Anton Joseph Bruckner
Christus factus est pro nobis obediens usque ad mortem,
mortem autem crucis.
Propter quod et Deus exultavit illum,
et dedit illi nomen,
quod est super omne nomen.
And being found in fashion as a man, he humbled himself, and became obedient unto death,
even the death of the cross.
Wherefore God also hath highly exalted him,
and given him a name
which is above every name.
- Josef Anton Bruckner (4 September 1824 – 11 October 1896)
- Bruckner suffered from numeromania, a condition that saw him count the leaves on trees and the windows in buildings. Ken Russell made a film about it for the South Bank Show, entitled ‘The Strange Affliction of Anton Bruckner’.
- He wrote eleven symphonies, ten of which he completed. Confusingly, No. 8 is the last one he finished, as he relegated two works to No. 0 and No. 00. No. 9 is incomplete, but among his greatest works.
- Knowing which edition to perform is a constant headache for conductors, as Bruckner revised every one of his symphonies up until his death.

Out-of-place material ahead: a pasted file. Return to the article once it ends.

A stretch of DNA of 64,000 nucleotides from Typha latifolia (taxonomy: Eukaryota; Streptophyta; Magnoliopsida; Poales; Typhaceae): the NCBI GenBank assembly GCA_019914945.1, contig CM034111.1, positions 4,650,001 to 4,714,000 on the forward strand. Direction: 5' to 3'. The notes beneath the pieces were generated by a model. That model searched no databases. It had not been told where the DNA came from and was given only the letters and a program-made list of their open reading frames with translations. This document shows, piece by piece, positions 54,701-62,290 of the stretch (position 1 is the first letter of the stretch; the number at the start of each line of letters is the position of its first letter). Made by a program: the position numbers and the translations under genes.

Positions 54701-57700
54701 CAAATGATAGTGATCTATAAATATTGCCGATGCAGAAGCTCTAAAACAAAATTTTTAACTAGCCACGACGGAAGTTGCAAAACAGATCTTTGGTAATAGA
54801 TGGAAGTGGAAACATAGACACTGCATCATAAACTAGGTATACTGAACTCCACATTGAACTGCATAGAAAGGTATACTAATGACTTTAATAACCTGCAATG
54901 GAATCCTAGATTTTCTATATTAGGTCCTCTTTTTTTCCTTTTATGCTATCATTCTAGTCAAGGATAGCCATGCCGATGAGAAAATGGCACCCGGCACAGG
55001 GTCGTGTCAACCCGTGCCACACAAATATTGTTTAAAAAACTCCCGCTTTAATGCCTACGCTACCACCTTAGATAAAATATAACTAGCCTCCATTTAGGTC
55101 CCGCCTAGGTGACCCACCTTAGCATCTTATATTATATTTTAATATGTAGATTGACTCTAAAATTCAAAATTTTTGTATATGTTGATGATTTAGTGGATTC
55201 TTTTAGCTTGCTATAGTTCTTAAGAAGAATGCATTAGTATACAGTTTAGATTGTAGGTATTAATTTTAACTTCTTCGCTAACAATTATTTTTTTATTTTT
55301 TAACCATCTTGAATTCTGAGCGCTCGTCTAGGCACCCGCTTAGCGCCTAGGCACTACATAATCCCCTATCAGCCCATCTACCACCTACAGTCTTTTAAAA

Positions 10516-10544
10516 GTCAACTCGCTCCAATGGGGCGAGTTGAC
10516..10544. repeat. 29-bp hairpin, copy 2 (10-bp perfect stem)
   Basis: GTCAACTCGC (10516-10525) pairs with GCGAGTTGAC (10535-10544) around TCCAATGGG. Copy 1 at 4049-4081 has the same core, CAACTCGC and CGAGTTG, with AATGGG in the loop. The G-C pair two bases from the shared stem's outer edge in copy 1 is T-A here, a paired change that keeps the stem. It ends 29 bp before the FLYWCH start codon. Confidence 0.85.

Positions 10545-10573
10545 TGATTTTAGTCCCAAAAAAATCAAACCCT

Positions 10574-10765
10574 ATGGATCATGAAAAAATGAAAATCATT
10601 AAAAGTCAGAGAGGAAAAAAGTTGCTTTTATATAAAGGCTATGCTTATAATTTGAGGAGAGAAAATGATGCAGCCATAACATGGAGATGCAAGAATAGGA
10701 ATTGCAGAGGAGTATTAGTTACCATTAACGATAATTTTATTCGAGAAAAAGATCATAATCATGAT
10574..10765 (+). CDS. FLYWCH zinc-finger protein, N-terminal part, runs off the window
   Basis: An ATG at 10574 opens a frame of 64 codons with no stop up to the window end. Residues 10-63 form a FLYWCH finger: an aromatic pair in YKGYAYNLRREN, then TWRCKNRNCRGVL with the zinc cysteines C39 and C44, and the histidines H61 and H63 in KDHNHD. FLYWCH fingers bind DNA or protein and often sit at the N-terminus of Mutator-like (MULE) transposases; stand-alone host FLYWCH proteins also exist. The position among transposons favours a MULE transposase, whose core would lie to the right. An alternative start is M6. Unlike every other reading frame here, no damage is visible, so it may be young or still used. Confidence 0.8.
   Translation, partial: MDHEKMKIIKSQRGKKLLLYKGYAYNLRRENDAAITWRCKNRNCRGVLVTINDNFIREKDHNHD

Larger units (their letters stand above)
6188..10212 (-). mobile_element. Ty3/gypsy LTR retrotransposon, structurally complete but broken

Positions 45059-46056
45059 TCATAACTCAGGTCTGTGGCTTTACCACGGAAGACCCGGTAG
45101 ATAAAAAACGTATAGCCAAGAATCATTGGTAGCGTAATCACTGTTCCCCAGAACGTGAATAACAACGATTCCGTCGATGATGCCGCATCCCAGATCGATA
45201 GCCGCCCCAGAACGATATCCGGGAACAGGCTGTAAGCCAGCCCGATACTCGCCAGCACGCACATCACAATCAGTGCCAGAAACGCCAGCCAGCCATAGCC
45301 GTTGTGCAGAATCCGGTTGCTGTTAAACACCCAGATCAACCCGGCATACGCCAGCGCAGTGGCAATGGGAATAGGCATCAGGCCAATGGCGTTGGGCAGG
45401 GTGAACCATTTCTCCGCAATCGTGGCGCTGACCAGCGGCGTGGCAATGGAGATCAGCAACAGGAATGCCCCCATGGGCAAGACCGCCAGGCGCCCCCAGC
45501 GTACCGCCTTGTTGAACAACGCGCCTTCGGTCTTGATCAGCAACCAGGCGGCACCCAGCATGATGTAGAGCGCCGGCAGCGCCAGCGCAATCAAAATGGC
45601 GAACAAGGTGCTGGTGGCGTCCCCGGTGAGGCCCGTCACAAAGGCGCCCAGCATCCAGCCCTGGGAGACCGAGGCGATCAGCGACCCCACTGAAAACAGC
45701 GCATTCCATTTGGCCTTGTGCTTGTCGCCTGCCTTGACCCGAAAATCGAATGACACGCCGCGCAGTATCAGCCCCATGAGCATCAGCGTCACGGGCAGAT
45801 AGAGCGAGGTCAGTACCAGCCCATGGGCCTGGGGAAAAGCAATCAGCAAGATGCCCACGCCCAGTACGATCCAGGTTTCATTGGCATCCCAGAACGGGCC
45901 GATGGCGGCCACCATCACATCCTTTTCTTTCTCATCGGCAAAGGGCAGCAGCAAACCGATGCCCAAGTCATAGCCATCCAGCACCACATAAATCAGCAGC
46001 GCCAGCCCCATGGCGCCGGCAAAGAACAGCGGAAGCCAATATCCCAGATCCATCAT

- Bruckner was a fine organist and one of the greatest improvisers. Sadly or organists, he wrote nothing of note for the instrument.
- Bruckner only started composing seriously from the age of 37, a couple of years older then Mozart was when he died.
- At his request, Bruckner was buried under the organ at St Florian, where he served from the age of 24 for seven years. - Bruckner never married, despite proposing to several women. It’s thought he went to the grave a chaste man.
- Each of Bruckner’s symphonies is huge in scope and ambition – Brahms called them symphonic ‘boa constrictors’.
- Bruckner’s music has suffered from associations with Hitler, whose favourite Symphony was No. 7. It was played on German radio following his death in 1945. - A nervous breakdown struck Bruckner in 1866, for which he spent three months in a sanatorium.